Don’t be thrown off by the puzzling title of Mia Chung’s “You for Me for You.” This play about two North Korean sisters is an imaginative and provocatively absorbing piece of magical realism.

For most of us, North Korea is terra incognito, a nuclear-armed, family-run fiefdom of grinding poverty and colorful pageants. But, surely, the millions of people who live there must have dreams and imaginative life. Enter playwright Mia Chung’s “Alice in Wonderland”-style mashup.

Instead of Alice falling down a rabbit hole, we have feverish North Korean mother Minhee (Sun Mee Chomet) tripping into a dry well. Minhee was married to a high-ranking state official. But she lost her family. Starving and sick, she reluctantly tries to escape her home with her sister, Junhee (Audrey Park).

While in the well, Minhee has fantastic visions fueled by her hunger, including a talking frog, a rebellious bear and a conductor who makes music with rice. Junhee, meanwhile, makes it to the West and has surreal experiences of her own, working in health care and dating in New York City.

Director Randy Reyes’ excellent production for Mu Performing Arts, which opened last weekend in the Guthrie’s Dowling Studio, takes place in a black, two-tier cupboard-like set with flip panels, smartly designed by Joe Stanley. At the bottom is North Korea, where we see two sisters in their scrawny world. At the top is America, with its promises of freedom and plenty. Karin Olsen’s lighting design sharpens the action, especially in the well-choreographed escape scenes.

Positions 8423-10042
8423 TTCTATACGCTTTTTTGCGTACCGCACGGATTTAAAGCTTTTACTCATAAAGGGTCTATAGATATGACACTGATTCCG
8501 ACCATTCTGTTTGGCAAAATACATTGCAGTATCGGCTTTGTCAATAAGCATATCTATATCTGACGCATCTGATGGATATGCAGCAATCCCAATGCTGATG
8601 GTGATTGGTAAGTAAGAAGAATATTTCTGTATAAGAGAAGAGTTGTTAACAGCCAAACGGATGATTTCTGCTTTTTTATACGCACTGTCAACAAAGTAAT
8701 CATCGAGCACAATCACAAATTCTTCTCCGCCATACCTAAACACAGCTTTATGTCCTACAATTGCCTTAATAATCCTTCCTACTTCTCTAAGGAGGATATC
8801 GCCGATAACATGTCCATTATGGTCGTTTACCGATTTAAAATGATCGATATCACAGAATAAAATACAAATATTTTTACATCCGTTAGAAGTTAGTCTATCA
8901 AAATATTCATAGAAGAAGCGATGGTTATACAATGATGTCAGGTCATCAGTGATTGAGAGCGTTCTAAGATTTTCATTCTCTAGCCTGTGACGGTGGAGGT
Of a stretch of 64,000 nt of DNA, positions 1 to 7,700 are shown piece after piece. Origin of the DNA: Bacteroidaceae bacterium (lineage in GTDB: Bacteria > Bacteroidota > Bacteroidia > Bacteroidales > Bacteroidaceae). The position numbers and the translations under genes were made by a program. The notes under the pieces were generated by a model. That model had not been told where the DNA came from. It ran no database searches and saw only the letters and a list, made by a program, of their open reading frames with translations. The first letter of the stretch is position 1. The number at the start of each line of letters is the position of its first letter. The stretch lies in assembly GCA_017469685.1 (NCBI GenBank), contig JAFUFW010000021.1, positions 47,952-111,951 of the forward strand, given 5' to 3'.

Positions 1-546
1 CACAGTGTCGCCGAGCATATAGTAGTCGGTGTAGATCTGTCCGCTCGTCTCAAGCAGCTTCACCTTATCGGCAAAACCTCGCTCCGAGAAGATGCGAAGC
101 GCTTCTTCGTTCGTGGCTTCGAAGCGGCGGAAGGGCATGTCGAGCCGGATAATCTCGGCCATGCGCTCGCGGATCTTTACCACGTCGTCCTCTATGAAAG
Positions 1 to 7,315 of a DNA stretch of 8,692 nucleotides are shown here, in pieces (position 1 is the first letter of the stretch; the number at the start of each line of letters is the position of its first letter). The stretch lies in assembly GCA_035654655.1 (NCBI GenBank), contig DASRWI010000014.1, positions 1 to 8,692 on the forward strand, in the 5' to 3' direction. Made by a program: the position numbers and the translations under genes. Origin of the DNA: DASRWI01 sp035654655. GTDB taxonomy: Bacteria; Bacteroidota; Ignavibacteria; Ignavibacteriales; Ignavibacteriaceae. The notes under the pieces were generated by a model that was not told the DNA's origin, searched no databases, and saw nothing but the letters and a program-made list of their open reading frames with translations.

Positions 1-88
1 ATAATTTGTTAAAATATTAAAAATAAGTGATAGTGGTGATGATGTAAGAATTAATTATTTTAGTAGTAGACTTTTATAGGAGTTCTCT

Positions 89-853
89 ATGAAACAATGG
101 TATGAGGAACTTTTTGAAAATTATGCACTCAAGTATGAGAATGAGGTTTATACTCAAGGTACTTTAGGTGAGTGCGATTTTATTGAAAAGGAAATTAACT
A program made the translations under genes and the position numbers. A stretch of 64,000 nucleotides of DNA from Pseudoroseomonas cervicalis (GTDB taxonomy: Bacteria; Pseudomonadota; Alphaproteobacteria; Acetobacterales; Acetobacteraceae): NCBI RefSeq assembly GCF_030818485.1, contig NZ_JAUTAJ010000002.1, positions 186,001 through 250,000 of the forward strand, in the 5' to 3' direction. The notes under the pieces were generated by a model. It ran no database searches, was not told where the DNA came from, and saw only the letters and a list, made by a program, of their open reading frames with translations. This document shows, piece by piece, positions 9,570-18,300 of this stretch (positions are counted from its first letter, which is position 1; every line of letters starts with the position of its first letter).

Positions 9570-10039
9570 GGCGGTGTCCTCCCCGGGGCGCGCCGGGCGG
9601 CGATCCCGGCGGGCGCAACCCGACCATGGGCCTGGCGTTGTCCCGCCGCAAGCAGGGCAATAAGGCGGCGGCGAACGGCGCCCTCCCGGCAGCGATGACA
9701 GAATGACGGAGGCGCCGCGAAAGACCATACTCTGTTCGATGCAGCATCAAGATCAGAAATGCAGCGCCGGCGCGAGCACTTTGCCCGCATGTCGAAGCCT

When it premiered in 2012 at the Woolly Mammoth Theatre in Washington, D.C., “You for Me for You” was knocked for its stylistic mélange of realism and fantasy, drama and comedy, with spoken-word-style poetry thrown in. But that chucking of aesthetic orthodoxy for a wild, creative ingenuity is one of the play’s strengths. If there’s a letdown, it is that the ending — which poignantly underscores Minhee’s isolation — does not live up to the lyrical originality of all that comes before it.

Chomet shows us Minhee’s longing and pain with a vulnerability that invites us into her fragile humanity. Park is also stellar in a role that offers more artistic latitude.

Three outstanding supporting players complete the cast. Kurt Kwan plays a dozen characters, including a doctor who prescribes dogma instead of medicine. JuCoby Johnson’s Wade is all serenity and class as a Southern gentleman new to New York. Sara Richardson almost steals the show as various Americans. When Junhee arrives in New York, we hear English as gibberish sprinkled with recognizable words. Richardson plays that dialogue almost as a musical score.

This is a must-see show that seems to say: When reality is unbearable, feverish fantasy will do.